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#346 ceridwen

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Posted 08 November 2018 - 01:37 PM

I think it works-a bit

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#347 Empiricus

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Posted 13 November 2018 - 08:13 AM

Finland has both the world's highest rate of coffee consumption (over 9kg per capita) and the world's highest dementia death rate (170 per 100,000).  

 

The typical Finn drinks 8-9 cups of coffee/day drip-brewed and lightly roasted.  Now, if dark roast is most protective, there's no surprises here. 

 

Interestingly, Finns didn't always drink lightly roasted coffee: "…Finnish coffee with light roast tastes like what it tastes like....  Finns used to drink very dark roasted coffee. Then, when the post-war depression period was finally over and coffee finally was available, the demand was so great that the roasteries realized that the folk would drink any mud they would deliver, and they left toasting half-way, just to be able to supply enough coffee through the whole country. After that, our country has been dominated by the tyranny of that light slop.” https://lacocinadesm...malainen-ruoka/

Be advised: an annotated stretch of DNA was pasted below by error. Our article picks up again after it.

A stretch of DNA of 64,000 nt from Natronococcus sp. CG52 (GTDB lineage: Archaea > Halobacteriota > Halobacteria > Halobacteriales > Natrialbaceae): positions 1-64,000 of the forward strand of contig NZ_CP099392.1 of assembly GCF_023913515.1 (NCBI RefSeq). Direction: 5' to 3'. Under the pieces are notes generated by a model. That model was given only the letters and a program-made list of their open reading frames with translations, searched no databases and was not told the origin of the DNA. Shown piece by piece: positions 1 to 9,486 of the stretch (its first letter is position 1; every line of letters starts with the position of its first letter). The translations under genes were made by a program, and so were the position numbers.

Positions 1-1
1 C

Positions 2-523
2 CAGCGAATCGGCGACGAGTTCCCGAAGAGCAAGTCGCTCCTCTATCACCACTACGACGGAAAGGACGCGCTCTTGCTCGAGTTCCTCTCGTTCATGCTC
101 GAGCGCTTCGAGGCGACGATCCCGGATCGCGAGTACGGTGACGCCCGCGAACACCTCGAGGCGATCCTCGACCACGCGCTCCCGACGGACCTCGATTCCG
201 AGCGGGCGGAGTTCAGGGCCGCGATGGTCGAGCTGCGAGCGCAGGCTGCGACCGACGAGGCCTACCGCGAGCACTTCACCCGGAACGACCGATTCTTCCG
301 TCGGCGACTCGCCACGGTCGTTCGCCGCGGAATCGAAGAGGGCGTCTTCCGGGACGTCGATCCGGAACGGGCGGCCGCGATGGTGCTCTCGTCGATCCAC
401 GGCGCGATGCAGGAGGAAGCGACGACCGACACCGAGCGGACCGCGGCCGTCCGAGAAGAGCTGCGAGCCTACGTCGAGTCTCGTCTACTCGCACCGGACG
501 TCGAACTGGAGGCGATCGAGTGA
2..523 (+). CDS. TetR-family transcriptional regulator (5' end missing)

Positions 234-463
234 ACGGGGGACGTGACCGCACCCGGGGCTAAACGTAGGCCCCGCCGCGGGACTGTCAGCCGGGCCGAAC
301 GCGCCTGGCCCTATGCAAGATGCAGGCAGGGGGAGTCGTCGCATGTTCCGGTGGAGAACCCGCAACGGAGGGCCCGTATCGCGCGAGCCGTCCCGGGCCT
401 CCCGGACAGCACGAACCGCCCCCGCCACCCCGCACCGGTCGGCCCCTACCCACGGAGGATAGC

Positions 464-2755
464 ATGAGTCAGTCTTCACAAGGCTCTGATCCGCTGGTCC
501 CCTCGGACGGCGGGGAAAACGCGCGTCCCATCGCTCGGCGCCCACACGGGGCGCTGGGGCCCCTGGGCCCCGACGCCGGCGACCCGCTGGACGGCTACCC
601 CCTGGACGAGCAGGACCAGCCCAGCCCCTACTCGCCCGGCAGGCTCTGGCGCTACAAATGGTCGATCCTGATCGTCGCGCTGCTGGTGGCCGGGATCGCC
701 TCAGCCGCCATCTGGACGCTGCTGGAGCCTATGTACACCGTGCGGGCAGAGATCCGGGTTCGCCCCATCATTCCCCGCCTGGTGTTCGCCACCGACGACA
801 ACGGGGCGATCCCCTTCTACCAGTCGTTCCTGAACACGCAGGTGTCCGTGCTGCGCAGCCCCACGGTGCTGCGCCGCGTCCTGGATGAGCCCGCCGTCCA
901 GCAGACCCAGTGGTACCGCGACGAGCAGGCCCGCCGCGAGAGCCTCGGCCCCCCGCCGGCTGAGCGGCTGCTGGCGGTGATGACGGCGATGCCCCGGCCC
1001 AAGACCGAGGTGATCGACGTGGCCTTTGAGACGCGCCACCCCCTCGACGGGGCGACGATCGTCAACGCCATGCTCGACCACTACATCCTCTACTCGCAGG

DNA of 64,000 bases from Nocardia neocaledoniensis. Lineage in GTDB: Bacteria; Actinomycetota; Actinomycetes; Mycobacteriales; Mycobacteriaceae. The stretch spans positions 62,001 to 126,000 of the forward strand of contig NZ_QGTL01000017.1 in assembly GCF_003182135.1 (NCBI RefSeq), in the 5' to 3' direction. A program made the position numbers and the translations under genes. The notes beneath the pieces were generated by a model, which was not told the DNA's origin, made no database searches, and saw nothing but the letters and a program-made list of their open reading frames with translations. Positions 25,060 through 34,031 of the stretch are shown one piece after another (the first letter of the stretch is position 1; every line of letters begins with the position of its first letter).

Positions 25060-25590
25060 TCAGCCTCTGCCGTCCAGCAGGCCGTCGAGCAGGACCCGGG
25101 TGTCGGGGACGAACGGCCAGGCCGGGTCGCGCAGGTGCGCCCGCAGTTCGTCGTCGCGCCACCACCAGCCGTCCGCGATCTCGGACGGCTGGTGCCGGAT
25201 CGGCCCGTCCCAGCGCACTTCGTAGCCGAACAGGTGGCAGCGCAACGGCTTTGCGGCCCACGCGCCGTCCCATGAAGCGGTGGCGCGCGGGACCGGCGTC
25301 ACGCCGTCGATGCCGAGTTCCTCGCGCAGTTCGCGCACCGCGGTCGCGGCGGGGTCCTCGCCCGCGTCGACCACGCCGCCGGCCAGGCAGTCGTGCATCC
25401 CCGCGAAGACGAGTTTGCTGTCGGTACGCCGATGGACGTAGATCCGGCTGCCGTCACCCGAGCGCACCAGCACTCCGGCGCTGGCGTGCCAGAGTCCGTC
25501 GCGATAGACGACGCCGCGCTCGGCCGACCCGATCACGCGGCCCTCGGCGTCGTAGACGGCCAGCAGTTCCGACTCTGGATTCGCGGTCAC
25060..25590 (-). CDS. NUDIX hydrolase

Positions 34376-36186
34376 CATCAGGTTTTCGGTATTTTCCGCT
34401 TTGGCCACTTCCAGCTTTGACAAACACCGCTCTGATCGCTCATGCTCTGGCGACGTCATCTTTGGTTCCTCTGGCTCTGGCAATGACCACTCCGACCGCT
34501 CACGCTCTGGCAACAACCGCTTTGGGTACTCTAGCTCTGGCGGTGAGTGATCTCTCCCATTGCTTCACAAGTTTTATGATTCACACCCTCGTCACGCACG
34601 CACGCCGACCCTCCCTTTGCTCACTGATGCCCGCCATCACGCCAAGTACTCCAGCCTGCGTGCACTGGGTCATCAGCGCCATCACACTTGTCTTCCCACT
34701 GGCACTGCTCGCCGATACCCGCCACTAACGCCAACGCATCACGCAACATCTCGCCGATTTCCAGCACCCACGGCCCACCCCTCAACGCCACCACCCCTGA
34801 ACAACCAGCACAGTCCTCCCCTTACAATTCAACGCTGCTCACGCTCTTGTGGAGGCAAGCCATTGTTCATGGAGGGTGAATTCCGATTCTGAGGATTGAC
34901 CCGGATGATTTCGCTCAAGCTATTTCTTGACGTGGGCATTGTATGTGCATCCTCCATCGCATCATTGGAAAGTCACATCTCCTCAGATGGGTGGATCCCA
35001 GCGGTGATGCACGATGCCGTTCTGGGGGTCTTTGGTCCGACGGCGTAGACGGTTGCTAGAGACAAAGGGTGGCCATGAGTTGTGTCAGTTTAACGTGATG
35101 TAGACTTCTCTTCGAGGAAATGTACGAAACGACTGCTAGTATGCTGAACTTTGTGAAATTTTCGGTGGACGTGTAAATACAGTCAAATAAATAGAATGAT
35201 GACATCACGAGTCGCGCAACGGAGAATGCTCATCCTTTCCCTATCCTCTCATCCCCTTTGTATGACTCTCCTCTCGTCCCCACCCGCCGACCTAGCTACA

As it happens, Finland's death rate from dementia rose from only 20 per 100,000 in 1980 to 170 per 100,000 by 2016.  Who knows if the switch to light roast explains the rise, but the "light slop" probably isn't helping!

 

 


Edited by Empiricus, 13 November 2018 - 08:22 AM.